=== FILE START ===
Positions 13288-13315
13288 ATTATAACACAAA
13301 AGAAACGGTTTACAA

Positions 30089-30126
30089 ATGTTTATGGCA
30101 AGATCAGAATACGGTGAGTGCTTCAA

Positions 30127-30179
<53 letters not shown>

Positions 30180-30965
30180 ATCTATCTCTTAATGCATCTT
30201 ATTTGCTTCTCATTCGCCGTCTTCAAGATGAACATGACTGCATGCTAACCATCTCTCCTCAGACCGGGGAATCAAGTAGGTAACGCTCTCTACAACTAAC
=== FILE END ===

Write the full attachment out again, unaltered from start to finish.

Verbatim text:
Positions 13288-13315
13288 ATTATAACACAAA
13301 AGAAACGGTTTACAA

Positions 30089-30126
30089 ATGTTTATGGCA
30101 AGATCAGAATACGGTGAGTGCTTCAA

Positions 30127-30179
<53 letters not shown>

Positions 30180-30965
30180 ATCTATCTCTTAATGCATCTT
30201 ATTTGCTTCTCATTCGCCGTCTTCAAGATGAACATGACTGCATGCTAACCATCTCTCCTCAGACCGGGGAATCAAGTAGGTAACGCTCTCTACAACTAAC